SIGNS OF FALL: From leaves to compost

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SHERIDAN — The signs of fall rest on the ground all around Sheridan. Millions of leaves clutter yards, fill gutters and collect on street curbs to indicate the oncoming winter. The process is all part of the seasonal cycle, but those leaves become part of another cycle, too.

According to Shawn Stevens, city of Sheridan landfill supervisor, leaves play an important role in composting and, therefore, contributing to the growth of new plants in the community. Each fall, leaves are delivered to the landfill and placed into a green waste pile that is then mixed with grass in the composting yard. The leaves provide both nitrogen and carbon to fuel the composting process.

The city accepted about 8.5 million pounds — 4,250 tons — of green waste in fiscal year 2017, which lasted from July 2016 through June 2017; Stevens said that’s about average for the city.

The city uses an Ag Bag system, which is an in-vessel system that involves putting compostable material into large plastic bags then controlling the temperatures with the use of internal pipes and fans. The landfill staff also monitors temperatures using sensors to meet regulatory requirements. In doing so, they ensure that weed seed and harmful pathogens are destroyed before the compost is distributed.

The entire process can take a minimum of two months, but can stretch into six months based on factors such as mixture, ambient temperatures and curing time, according to Stevens.

All of that green waste is anything but waste, though. 

“The compost that the landfill sells can be used for just about anything that has to do with soil enhancement including new and existing lawns, general landscaping, planting beds, gardens and landscape plant mulching,” Stevens said. 

While Stevens said the compost yard stays busy throughout the year, demand for the compost is highest in the spring and fall for gardening. Residents and commercial businesses can purchase compost from the city for $30.05 per ton.

The green waste collected accounts for about 20 percent of the landfill’s waste stream, and the composting process saves a significant amount of space in the landfill. The cycle that starts with leaves falling and ends with fresh compost keeps the city’s beautification process an ongoing one.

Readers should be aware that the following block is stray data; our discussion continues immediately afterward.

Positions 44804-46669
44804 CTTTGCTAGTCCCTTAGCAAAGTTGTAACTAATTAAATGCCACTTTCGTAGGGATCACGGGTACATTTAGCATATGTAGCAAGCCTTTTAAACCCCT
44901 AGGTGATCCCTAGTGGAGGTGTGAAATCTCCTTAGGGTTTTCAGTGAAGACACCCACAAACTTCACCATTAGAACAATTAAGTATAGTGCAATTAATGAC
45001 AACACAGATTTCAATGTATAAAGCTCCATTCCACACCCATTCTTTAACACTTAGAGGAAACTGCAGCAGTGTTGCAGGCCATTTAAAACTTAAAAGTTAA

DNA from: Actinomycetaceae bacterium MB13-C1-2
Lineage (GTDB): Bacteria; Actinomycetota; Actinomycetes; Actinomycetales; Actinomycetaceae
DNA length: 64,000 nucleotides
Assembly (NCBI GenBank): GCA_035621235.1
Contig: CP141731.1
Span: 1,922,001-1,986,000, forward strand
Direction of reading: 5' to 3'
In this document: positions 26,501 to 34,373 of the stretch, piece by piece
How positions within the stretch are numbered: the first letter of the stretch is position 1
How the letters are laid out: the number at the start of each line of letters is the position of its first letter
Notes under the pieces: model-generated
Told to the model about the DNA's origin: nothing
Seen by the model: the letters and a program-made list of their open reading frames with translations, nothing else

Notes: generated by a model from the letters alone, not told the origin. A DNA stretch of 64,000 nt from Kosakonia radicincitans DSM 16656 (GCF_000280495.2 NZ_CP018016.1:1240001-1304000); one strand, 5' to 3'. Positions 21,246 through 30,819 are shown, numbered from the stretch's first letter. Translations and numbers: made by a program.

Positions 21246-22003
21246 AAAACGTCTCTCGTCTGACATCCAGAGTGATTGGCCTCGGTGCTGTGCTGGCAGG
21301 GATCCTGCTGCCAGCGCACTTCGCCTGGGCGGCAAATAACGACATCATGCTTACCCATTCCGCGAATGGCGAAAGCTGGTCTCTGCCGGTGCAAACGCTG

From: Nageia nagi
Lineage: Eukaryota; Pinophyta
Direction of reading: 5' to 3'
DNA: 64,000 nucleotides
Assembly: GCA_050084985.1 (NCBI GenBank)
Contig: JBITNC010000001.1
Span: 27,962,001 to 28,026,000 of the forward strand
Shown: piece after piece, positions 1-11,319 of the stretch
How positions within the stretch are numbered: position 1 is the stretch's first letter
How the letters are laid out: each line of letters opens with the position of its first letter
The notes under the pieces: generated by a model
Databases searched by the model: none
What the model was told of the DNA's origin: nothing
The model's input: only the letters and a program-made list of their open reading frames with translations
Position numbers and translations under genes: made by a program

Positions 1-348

According to the Environmental Protection Agency, compost has a number of benefits. It enriches soil, helping to retain moisture and suppress plant diseases and pests.Compost also reduces the need for chemical fertilizers and encourages the production of beneficial bacteria and fungi that break down organic matter to create humus, a rich nutrient-filled material.

Jessica Bohnsack, store manager at Landon’s Greenhouse and Nursery, said compost helps nourish the soil with micronutrients plant roots need to grow and also helps loosen and aerate clay soil or amend sandy soil.

Bohnsack didn’t recommend compost for potted plants, but advised that it can be added to other plants anytime during the spring, summer or fall.

She advised that for individual plantings, such as trees and shrubs, gardeners amend soil so it’s one-third compost and two-thirds native soil. For garden beds, she recommended adding a couple of inches of compost to the top of the bed and working it into the soil in the spring. Or, in the fall, she said, let it sit through the winter and let Mother Nature work it down into the soil for you.

By |October 30th, 2017|

About the Author:

Kristen Czaban joined The Sheridan Press staff in 2008 and covered beats including local government, cops and courts and the energy industry. In 2012, she was promoted and now serves as the managing editor for The Press. Czaban has a journalism degree from Northwestern University.

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